Fine performances hint at high hopes for the future

TIME and some people’s perceptions may well have overtaken Alan Bennett, but thankfully, he has yet to be toppled from his plinth by the warriors of Woke.

Of course, it is entirely possible that the new book burners will one day shriek their moral purity long and loud enough to purge some of Bennett’s narrative.

But in the meantime, we forgive his character Graham Whittaker’s references to black people and see it for it is… the portrayal of prejudice, not its endorsement.

Rhys Harris-Clarke looks alarmingly similar to the young Bennett, but regardless of this presumed coincidence, his performance as mummy’s boy Graham in A Chip in the Sugar quickly moves through the gears and settles into a superbly cool cruise control.

At times, it’s almost as if it’s Bennett himself sat in that armchair, oozing anger and resentment over the fact that his 72-year-old mother has met a man with whom she like to end her days.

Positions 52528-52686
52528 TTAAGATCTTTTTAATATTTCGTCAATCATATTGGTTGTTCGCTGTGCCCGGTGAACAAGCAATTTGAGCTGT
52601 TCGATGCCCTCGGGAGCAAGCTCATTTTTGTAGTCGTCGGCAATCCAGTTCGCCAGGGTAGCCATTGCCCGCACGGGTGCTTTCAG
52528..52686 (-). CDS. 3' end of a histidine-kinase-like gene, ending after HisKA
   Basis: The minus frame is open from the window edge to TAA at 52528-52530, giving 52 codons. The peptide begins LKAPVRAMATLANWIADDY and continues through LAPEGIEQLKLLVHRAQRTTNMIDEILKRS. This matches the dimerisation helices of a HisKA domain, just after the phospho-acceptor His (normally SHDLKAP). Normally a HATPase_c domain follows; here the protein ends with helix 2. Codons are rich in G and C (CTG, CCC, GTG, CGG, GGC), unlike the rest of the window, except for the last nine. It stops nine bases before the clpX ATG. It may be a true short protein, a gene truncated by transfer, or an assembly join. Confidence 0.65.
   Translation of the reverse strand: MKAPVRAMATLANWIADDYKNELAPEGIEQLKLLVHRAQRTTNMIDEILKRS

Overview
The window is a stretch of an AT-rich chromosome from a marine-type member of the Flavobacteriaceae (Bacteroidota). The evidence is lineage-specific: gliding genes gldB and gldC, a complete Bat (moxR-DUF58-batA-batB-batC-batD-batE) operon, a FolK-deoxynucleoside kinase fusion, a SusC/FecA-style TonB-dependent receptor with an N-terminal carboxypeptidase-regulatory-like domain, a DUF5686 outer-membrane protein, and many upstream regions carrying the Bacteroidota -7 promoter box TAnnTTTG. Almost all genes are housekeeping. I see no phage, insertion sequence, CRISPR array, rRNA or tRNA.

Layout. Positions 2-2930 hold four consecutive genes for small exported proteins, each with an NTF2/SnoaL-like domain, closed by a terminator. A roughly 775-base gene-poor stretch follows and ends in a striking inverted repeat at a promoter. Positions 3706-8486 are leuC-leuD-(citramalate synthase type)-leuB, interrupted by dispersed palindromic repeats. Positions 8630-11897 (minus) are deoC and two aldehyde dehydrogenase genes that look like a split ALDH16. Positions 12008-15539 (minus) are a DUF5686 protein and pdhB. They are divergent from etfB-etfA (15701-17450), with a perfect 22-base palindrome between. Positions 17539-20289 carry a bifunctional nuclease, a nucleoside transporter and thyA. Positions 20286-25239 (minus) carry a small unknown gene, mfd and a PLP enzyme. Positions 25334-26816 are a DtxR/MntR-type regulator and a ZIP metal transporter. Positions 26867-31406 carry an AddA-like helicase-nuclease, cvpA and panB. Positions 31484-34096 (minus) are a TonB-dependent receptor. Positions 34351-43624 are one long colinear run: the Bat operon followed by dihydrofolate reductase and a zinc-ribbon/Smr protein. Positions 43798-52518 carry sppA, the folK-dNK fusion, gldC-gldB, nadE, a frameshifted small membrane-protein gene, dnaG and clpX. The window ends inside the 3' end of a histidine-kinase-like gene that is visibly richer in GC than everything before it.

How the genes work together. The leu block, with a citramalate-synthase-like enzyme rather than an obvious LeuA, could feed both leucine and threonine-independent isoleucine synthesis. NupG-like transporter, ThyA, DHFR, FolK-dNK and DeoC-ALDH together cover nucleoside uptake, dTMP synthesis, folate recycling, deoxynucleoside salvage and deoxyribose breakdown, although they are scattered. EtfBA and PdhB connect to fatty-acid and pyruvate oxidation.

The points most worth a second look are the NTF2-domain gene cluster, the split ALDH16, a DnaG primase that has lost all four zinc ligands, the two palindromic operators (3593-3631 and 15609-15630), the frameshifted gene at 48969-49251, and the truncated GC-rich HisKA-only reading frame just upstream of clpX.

Graham is not only angry that there’s a rival for his affections, but also worried that parent and son’s ménage a deux may soon come to an end.

Moa Myerson takes over the second half of this double bill in Her Big Chance. She plays the part of Lesley, a jobbing actor who, after meeting a cinematic hotshot, finds that her luck may well be about to change.

With this piece, we arrive bang up to date as a coterie of slippery, wily Weinsteins compete in the filmic forest clearing like rutting stags, desperate to mate with the luscious Lesley.

Do they, don’t they? Ah, that would be telling.

Both these young actors are fine ambassadors for the future of Britain’s currently virus-ravaged theatre scene. And when this ghastly pandemic has run its miserable course, we must all hope that they will become the great investment for better times ahead.

Director Nic Lloyd has wisely adopted a strategy of showcasing former members of Malvern Theatre’s Young Company. And it is his steady hand on the tiller that, combined with this week’s government cash injection, will see Malvern Theatres through the present arts crisis.

Talking Heads runs until Saturday (October 17) and is thoroughly recommended.

John Phillpott

 

 

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